mount teide: Commodity Equities / Margin of Safety - 2020, The once in a 100 year Commodity Sector Entry point! hTTps://media.moneyweek.com/image/private/s--dOfXTHK1--/t_content-image-desktop@2/v1572003595/MoneyWeek/2019/06/190612-MM01-dow-gold.png 'A colleague, Lucas White, put out another interesting paper on one of the biggest opportunities they see in the market right now – the commodity sector. More specifically, the equities of commodity producers. So what’s the story? The great thing about commodities is that they may be one of the most cyclical markets on the planet, which means they follow predictable patterns. That doesn’t mean they are easy to time (no market is), but it can often be quite obvious when the participants are either overly gloomy or over-excited. Why the cyclicality? I’ve run through this before, but here’s what happens. Commodity producers dig stuff up and sell it. If there isn’t enough stuff, the price goes up. The producers get excited and try to find more so they can sell more. As the producers dig more stuff up, more supply hits the market, and the price goes down. When the price is at rock bottom, half of the producers have gone bust and the rest are too scared to do anything more than dig away at the little holes they’ve already dug. Supply goes down. Prices go up. It takes ages for the scarred producers to react. Prices keep going up. Producers get a glimmer of hope and start exploring again. And thus the cycle begins anew. And most of the time, the clues are in the price. Resources shares haven’t been this cheap in nearly a century Now, among other things, we’ve just seen most commodities fall to where they were at their last major lows – near the start of 2016, which was also a great buying opportunity – and the price of oil collapse to the point where one benchmark actually turned negative. So where are we now? GMO points out that resources stocks tend to trade at a discount to the wider market (judging by the US S&P 500 index) anyway (an average discount of about 28%). So we shouldn’t be fooled into thinking these stocks are cheap just because they look cheap relative to the rest of the market – they usually are. However, by the end of the first quarter of 2020, the discount had widened to “almost 80%” – very cheap indeed. In fact, it hasn’t been seen before, with nearly a century’s worth of data to draw on. In the long run we may have all of our energy needs produced by solar power and all our construction needs produced by solar-powered nano bots converting worthless raw matter into anything they want. But not in the next decade. So pricing the sector for near extinction seems drastic, even for a forward-looking market. As GMO puts it: “the global economy couldn’t function without extractive industries. Furthermore, the world can’t transition from fossil fuels to clean energy without the materials that clean energy relies upon”. What makes these stocks attractive now? Well, we’ve been in a bear market. So producers have grown miserly in terms of their spending. A combination of capital discipline and improving prices for their products would be very good news for share prices. But even if commodity prices don’t rise, the sector looks cheap. As the GMO team says: “resource companies have had a rough go of it in recent years, but at these valuations, investors have a large margin of safety even with very conservative assumptions… we believe this will likely end up being an excellent entry point for long-term investors.” Now that was a month ago, and prices have moved up since then – but only enough to suggest that GMO was onto something. I’d suggest that there’s still plenty of opportunity to get on board. Particularly if inflation really does take off after all this.' Moneyweek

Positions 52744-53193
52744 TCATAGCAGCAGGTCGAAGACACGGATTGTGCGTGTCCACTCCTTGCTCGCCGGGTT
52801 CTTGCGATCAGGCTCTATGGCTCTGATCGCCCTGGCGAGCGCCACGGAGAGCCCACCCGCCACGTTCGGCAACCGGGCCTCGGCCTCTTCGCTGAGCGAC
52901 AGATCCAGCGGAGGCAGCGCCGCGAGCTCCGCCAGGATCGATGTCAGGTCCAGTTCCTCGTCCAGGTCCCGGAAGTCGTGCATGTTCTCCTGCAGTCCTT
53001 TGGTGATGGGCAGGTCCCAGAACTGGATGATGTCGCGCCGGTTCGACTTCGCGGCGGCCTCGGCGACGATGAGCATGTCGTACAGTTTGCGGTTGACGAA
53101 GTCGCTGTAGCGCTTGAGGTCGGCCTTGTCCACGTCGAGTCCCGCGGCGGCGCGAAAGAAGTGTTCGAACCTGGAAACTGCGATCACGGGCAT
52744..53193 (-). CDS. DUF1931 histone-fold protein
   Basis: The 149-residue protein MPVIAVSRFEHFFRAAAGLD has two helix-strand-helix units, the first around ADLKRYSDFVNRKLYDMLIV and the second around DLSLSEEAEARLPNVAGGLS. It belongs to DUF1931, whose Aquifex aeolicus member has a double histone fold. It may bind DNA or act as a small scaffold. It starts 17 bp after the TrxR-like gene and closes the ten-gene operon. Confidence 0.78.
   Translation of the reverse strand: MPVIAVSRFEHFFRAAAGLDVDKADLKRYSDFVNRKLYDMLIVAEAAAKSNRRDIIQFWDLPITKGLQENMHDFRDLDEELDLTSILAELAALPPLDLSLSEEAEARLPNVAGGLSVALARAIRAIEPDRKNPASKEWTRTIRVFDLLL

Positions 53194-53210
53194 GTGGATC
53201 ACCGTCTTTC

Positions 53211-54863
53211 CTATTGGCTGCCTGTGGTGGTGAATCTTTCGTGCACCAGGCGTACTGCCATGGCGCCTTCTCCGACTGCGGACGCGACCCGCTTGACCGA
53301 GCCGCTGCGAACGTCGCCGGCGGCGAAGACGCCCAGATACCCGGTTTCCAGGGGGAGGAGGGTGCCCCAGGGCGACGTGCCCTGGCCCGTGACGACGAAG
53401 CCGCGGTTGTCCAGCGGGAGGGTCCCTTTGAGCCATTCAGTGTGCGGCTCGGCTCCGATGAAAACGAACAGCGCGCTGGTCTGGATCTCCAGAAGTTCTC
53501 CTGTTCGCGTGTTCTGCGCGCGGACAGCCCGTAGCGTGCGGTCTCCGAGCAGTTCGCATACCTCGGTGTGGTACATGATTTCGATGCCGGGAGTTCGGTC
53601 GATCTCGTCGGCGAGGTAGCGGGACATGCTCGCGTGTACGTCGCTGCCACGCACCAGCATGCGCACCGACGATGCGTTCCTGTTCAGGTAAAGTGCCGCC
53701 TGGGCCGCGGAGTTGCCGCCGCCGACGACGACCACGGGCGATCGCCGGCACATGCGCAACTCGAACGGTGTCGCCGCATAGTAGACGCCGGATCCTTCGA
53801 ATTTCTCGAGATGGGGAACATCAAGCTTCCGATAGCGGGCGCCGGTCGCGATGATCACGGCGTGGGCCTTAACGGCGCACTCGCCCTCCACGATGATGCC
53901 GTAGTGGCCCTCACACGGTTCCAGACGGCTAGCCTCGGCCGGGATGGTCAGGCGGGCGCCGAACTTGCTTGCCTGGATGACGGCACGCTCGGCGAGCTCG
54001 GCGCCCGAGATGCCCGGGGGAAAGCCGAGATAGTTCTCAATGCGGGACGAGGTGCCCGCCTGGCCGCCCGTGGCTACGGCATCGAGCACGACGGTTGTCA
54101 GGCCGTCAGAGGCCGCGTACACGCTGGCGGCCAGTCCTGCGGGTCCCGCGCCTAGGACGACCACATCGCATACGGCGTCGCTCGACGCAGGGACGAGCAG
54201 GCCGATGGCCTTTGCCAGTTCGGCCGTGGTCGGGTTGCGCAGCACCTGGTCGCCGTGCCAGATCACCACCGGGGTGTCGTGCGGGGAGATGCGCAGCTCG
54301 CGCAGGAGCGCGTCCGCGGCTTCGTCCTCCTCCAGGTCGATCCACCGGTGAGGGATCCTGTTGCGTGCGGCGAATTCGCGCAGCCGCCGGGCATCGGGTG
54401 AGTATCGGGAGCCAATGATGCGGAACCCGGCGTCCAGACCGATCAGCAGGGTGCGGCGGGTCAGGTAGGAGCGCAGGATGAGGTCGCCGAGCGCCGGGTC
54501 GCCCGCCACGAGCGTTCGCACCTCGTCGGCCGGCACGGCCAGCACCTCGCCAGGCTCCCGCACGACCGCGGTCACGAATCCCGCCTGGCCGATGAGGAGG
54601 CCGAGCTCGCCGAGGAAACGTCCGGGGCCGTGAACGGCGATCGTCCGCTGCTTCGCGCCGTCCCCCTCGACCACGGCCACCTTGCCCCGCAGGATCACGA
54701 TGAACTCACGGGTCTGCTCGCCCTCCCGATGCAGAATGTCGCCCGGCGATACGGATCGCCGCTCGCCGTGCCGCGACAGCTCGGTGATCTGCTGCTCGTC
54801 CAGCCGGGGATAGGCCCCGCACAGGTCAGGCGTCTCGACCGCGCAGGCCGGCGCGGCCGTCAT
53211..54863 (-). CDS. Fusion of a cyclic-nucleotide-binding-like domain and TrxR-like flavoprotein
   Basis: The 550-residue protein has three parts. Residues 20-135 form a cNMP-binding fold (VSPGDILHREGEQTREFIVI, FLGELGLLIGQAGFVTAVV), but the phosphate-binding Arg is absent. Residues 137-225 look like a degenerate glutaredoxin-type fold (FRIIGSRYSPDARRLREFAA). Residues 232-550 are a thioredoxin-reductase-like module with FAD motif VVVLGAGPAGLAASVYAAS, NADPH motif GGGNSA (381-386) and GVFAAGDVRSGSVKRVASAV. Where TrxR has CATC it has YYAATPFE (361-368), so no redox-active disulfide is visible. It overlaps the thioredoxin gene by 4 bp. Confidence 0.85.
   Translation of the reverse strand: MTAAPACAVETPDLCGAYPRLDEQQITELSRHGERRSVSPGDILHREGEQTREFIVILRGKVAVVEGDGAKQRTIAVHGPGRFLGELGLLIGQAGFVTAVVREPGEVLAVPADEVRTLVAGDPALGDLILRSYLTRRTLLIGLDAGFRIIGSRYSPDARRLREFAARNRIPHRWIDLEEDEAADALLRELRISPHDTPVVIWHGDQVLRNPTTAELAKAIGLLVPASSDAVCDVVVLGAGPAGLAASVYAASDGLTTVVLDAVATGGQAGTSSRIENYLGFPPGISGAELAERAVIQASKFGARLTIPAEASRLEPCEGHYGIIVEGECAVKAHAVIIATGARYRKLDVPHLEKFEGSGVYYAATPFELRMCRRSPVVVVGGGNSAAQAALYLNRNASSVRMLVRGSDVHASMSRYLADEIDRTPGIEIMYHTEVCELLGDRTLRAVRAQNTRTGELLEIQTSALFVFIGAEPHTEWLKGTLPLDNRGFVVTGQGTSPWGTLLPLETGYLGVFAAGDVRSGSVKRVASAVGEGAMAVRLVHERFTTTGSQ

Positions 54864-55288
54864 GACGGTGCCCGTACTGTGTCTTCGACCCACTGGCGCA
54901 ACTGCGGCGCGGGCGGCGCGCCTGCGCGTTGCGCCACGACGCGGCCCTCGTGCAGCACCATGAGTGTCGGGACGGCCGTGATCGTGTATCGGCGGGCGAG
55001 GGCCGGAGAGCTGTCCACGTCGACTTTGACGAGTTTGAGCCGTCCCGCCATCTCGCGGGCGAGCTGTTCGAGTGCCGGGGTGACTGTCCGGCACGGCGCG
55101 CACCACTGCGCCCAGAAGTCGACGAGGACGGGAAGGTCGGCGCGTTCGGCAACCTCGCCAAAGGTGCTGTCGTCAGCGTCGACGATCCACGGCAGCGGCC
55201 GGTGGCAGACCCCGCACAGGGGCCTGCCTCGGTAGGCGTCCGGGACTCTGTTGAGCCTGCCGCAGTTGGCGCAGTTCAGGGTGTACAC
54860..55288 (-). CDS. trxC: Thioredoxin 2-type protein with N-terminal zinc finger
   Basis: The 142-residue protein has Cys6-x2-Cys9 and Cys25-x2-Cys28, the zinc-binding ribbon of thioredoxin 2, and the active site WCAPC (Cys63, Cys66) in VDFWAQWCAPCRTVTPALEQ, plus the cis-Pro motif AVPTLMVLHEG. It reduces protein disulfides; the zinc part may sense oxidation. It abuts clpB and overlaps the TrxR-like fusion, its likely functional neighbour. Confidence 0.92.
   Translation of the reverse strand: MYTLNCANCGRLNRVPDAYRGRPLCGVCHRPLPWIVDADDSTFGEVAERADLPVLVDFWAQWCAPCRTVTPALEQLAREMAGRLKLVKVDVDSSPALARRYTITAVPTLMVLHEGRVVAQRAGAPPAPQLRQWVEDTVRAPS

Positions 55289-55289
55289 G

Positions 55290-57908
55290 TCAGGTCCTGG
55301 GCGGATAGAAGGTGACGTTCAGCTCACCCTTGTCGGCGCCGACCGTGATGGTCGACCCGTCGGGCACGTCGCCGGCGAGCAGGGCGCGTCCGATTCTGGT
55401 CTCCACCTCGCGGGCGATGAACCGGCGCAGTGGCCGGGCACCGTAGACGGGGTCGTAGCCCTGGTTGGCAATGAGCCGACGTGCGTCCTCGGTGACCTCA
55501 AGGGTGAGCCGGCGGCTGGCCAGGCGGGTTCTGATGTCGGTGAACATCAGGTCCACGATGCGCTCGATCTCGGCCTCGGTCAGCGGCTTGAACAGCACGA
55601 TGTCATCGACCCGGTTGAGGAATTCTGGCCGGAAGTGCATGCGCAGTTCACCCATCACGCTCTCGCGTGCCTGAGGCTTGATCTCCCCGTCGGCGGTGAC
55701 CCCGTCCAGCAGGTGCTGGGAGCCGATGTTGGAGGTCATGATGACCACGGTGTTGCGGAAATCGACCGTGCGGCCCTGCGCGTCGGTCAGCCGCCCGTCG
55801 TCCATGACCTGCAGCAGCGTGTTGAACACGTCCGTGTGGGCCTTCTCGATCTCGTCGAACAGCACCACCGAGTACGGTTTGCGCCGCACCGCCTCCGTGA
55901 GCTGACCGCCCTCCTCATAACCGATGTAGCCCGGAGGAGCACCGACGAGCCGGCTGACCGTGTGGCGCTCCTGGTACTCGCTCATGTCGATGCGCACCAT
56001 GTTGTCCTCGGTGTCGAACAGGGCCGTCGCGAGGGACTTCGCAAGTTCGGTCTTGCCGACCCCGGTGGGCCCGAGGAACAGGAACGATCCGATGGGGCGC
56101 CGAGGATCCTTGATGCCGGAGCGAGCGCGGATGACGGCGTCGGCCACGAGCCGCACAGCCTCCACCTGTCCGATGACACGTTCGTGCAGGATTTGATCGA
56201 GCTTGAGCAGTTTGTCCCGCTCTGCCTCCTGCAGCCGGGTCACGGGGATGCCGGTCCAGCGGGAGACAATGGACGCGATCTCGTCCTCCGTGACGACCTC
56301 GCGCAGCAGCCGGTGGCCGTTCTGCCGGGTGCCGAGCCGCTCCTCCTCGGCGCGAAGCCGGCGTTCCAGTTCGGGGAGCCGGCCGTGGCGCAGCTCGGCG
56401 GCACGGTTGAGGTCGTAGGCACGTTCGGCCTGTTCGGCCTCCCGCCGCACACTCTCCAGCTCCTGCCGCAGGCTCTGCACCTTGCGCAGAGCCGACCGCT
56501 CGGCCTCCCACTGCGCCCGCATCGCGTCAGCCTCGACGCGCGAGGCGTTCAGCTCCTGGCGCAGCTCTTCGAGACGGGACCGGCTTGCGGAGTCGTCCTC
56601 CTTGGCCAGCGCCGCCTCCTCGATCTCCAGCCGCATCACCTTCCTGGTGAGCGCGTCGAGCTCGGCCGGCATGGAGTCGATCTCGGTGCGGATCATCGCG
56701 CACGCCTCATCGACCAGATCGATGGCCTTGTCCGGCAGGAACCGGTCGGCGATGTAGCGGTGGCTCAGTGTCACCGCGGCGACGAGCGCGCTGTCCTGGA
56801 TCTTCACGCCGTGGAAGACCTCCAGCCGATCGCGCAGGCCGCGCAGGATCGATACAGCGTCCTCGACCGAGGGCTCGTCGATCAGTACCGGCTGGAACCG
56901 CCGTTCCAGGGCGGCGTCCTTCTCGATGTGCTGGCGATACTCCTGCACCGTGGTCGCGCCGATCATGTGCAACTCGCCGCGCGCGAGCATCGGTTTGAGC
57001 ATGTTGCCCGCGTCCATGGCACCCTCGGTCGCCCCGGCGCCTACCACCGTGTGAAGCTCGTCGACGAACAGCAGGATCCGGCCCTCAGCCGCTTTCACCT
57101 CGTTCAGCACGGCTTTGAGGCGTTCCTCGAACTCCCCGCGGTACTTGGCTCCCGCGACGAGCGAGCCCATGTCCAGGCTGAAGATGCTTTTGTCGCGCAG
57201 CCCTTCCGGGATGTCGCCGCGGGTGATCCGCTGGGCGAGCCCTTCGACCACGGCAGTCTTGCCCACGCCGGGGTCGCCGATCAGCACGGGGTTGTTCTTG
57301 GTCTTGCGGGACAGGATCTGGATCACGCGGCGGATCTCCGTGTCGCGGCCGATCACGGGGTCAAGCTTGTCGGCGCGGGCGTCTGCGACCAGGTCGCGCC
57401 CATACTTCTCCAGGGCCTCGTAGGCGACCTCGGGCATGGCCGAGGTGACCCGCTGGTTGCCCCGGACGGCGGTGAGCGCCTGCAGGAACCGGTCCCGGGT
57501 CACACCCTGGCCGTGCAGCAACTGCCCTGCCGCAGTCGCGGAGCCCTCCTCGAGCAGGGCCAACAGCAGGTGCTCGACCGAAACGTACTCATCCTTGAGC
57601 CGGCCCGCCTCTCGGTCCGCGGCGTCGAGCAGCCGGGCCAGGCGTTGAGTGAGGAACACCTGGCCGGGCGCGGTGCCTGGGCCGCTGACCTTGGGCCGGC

the chairman elect: Just for info Mrs B - take a look @ RNS out from Tirupati Graphite at 4.00 p.m. today LSE:TGR Tirupati Graphite MKT CAP c£GBP40m IPO price = 45p IPO - 1st dealings expected 11th December 2020 Sector = Graphite GBP£6m raised with GBP£2m now available via the below.... In order to participate in the Intermediaries Offer, retail investors can apply through the www.PrimaryBid.com platform and the PrimaryBid mobile app available on the Apple App Store and Google Play. PrimaryBid does not charge investors any commission for this service. It is vital to note that once an application for the Offer has been made and accepted via PrimaryBid, an application cannot be withdrawn. For further information on PrimaryBid.com or the procedure for applications under the PrimaryBid Offer, visit www.PrimaryBid.com